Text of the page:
CREDIT: AP/Alik Keplicz
A blog post on Poland’s official website for the 2013 U.N. Framework Convention on Climate Change (UNFCCC) has sparked some outcry among environmentalists, who say it sounds like this year’s host is lauding the benefits of climate change.
In a short post published Thursday, Poland’s website for this year’s climate change talks — known as the Conference of the Parties, or COP19 — examined the possibilities that have arisen since the Arctic sea ice began melting.
“We can sail from Asia and America to Europe via a shorter route. The first ships are already on their way and the savings of time and energy are huge. We may also build new drilling platforms and retrieve natural resources hidden below the sea bed,” the post reads.
It goes on to mention the pirates, terrorists and ecologists “that will come to hang around” the area, implying that chasing out less-savory characters that enter the Arctic will now be easier. The “pirates, terrorists, and ecologists” are likely a reference to the group of Greenpeace Arctic oil drilling protesters, who were detained by Russian authorities and charged with piracy after attempting to scale Russia’s first Arctic offshore oil rig.
The post prompted the responses of several international climate activists on Twitter — Kelly Rigg, Executive Director of the Global Campaign on Climate Action, asked “Why is #COP19 host Poland applauding #climate destruction?” And Bryony Worthington, a UK climate campaigner, called the post outrageous.
Poland has since updated the post, saying that its goal was not to celebrate the effects of melting Arctic sea ice, but simply to make them known. But regardless of the post’s objective, this isn’t the first time that the host nation of this year’s COP19 host has come under fire for anti-environmental stances. The Polish government has partnered with multiple oil and coal companies for this year’s conference, including Alstom, which manufactures the equipment for 95 percent of Poland’s coal plants. Poland has long opposed the EU’s push to reduce carbon outputs by 2050, with one government source admitting to Reuters in 2012 that the country “cannot agree to anything that would directly or indirectly allow for higher emission reduction goals in the near future.” Polish environmentalists have said the country has manufactured “climate of fear” for pro-environmental groups, with harassment from the country’s police force and harsh words from its policymakers.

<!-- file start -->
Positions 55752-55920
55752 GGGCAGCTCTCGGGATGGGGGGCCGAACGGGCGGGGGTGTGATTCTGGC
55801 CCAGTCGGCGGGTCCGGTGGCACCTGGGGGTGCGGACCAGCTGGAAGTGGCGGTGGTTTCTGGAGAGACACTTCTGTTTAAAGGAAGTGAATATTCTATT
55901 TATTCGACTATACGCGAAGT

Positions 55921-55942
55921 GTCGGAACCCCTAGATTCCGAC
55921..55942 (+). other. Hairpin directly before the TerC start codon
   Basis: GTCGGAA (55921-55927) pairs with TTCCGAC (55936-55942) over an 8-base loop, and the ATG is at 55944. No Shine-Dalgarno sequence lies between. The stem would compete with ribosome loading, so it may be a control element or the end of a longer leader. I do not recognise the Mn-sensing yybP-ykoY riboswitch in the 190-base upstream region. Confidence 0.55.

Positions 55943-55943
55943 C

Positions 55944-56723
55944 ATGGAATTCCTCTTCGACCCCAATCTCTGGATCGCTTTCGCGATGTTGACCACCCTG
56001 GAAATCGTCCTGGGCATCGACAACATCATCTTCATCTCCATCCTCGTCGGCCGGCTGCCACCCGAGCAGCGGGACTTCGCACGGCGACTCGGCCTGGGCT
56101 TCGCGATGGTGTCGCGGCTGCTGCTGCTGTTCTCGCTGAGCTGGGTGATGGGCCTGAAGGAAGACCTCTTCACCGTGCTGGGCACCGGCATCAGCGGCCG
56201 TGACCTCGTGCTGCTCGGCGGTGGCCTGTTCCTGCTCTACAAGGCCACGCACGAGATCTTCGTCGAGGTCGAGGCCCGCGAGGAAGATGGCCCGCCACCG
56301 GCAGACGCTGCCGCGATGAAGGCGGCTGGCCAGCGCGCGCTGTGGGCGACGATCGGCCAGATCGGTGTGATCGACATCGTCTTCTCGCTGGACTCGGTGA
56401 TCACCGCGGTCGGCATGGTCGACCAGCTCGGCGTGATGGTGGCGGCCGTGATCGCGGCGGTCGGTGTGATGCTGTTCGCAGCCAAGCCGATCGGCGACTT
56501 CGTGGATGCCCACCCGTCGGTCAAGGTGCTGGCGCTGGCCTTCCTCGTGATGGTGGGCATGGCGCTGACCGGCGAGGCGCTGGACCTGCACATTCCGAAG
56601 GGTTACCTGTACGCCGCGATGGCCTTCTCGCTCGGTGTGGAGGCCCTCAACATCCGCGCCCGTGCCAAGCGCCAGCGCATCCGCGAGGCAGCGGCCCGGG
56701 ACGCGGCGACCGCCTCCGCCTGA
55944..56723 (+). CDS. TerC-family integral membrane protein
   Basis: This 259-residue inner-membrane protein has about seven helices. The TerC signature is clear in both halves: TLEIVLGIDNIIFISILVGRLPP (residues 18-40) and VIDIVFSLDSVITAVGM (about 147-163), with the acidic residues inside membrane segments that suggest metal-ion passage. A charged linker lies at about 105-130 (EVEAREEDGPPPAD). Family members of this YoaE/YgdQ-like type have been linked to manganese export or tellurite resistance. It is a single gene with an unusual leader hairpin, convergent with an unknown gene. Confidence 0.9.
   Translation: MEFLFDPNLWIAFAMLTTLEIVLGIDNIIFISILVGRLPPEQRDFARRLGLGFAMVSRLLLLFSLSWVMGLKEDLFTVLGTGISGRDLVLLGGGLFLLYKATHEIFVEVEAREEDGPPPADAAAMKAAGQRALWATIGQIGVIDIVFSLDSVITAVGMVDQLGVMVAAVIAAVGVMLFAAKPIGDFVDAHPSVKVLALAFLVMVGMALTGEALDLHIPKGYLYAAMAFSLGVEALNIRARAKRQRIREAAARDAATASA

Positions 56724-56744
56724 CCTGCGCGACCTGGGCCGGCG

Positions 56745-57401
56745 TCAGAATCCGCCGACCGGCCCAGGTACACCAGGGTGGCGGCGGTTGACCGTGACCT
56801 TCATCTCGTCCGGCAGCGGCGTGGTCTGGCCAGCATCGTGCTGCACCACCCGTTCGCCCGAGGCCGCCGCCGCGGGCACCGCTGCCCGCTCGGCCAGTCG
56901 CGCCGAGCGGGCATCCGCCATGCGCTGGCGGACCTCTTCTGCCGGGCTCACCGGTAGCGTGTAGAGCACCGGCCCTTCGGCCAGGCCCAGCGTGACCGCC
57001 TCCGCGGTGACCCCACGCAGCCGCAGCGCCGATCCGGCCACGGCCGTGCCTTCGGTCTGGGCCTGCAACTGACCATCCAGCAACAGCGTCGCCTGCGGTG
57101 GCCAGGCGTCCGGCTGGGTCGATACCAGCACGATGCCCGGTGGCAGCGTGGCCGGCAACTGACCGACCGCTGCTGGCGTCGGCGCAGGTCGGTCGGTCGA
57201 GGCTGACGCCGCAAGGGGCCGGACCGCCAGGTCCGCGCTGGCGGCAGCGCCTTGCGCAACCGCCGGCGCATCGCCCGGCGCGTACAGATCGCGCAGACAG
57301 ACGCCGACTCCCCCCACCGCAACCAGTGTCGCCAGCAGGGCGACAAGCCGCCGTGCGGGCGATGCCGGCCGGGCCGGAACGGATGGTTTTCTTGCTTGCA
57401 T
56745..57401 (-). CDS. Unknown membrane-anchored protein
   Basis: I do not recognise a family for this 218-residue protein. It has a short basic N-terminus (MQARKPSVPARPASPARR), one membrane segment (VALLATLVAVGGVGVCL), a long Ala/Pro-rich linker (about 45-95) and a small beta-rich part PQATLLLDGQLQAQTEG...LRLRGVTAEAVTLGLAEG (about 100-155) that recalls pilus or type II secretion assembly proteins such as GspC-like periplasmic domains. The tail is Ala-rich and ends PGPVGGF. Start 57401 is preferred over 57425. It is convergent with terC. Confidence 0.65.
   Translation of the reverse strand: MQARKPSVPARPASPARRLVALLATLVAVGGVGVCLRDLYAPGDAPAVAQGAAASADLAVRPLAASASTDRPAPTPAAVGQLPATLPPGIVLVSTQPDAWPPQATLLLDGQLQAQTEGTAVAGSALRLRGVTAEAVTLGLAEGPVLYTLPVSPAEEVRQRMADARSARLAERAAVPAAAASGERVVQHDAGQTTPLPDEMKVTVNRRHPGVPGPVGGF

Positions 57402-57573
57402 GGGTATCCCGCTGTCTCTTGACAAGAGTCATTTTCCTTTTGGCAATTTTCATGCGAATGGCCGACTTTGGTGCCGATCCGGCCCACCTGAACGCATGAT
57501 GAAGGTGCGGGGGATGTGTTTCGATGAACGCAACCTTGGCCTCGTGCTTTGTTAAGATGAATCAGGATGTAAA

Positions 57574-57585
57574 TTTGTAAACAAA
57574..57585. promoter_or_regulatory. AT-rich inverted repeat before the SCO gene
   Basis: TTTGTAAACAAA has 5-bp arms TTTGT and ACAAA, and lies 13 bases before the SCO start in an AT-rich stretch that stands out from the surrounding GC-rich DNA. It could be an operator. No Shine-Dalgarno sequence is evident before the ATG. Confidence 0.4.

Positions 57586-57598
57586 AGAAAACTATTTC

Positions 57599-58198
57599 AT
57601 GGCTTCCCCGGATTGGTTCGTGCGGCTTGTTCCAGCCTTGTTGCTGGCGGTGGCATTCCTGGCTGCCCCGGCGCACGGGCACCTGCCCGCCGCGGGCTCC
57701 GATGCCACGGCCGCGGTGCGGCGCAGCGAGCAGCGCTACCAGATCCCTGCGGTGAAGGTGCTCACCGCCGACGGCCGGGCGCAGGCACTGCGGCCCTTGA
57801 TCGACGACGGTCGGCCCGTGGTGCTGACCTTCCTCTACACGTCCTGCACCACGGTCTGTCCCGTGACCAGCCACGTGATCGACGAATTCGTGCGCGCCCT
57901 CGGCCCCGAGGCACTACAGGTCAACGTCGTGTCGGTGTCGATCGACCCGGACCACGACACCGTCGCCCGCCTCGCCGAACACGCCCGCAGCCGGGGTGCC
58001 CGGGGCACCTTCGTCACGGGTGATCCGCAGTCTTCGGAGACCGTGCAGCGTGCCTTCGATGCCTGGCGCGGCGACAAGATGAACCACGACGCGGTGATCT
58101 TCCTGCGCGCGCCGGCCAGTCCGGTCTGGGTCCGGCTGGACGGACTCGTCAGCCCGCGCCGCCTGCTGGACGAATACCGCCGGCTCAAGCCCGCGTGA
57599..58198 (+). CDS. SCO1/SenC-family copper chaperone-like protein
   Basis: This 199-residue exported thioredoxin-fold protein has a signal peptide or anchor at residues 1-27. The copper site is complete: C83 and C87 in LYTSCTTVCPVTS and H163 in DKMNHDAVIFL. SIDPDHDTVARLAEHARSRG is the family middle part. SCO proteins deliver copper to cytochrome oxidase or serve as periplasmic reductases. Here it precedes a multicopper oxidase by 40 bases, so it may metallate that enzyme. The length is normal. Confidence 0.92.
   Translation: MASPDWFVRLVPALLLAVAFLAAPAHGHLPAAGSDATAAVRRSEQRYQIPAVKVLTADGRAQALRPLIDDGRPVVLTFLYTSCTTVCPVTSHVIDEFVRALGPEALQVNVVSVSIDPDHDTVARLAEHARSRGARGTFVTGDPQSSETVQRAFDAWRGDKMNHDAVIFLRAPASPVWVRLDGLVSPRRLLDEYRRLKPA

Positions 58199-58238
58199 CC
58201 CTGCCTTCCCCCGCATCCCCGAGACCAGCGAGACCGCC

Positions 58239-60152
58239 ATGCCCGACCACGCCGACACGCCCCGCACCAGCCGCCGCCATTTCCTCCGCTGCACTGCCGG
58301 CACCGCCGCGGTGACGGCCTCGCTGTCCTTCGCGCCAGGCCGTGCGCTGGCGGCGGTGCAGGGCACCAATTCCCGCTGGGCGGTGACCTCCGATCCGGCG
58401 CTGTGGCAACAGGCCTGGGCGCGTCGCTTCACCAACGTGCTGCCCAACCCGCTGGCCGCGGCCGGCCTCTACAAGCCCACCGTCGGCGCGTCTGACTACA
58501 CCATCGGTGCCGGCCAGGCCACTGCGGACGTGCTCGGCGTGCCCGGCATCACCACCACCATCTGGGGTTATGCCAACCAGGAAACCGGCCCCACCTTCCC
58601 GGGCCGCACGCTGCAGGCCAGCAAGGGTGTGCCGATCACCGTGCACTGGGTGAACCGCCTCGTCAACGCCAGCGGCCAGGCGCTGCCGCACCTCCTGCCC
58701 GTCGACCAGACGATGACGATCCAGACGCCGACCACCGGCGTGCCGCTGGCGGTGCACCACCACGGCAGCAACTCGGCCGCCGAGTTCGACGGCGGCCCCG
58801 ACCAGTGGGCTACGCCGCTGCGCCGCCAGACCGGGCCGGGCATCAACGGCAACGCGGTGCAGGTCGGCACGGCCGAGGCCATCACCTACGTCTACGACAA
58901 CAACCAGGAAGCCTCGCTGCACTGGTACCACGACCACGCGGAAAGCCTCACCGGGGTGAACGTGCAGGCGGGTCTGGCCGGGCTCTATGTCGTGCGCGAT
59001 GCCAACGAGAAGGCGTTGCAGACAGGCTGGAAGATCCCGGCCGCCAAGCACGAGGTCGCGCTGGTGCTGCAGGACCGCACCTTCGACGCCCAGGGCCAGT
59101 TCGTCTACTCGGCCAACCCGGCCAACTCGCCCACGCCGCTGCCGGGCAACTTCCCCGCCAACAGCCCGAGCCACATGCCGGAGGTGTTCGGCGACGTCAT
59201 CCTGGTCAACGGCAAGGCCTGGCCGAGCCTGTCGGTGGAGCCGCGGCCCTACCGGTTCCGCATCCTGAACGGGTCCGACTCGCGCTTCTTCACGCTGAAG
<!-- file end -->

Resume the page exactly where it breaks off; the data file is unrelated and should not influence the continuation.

Poland’s adversity to emissions-reducing policies isn’t surprising: the country relies heavily on coal, using it to generate 90 percent of its electricity supply, and it wants to get into the shale gas business as well. Poland is trying to forge ahead to build two new coal-fired power plants without assessing the plants for carbon capture and storage (CCS) readiness, a move EU climate commissioner Connie Hedegaard said would be in violation of EU regulations. And though Poland is hosting the international climate talks this year, it’s making sure its commitment to coal is clear: Warsaw is also the site of the World Coal Association’s International Coal & Climate Summit, which will be going on in November alongside the COP19 talks.
It’s not the first time the UNFCCC has been held in a country with a less than stellar environmental record. Last year, COP18 took place in Doha, Qatar, a country with an economy that is heavily reliant on oil and gas reserves that have made Qatar the world’s highest per capita carbon dioxide emitter. One nonprofit group, Avaaz, said having Qatar — one of the leaders of OPEC — in charge of the climate talks was “like asking Dracula to look after a blood bank.”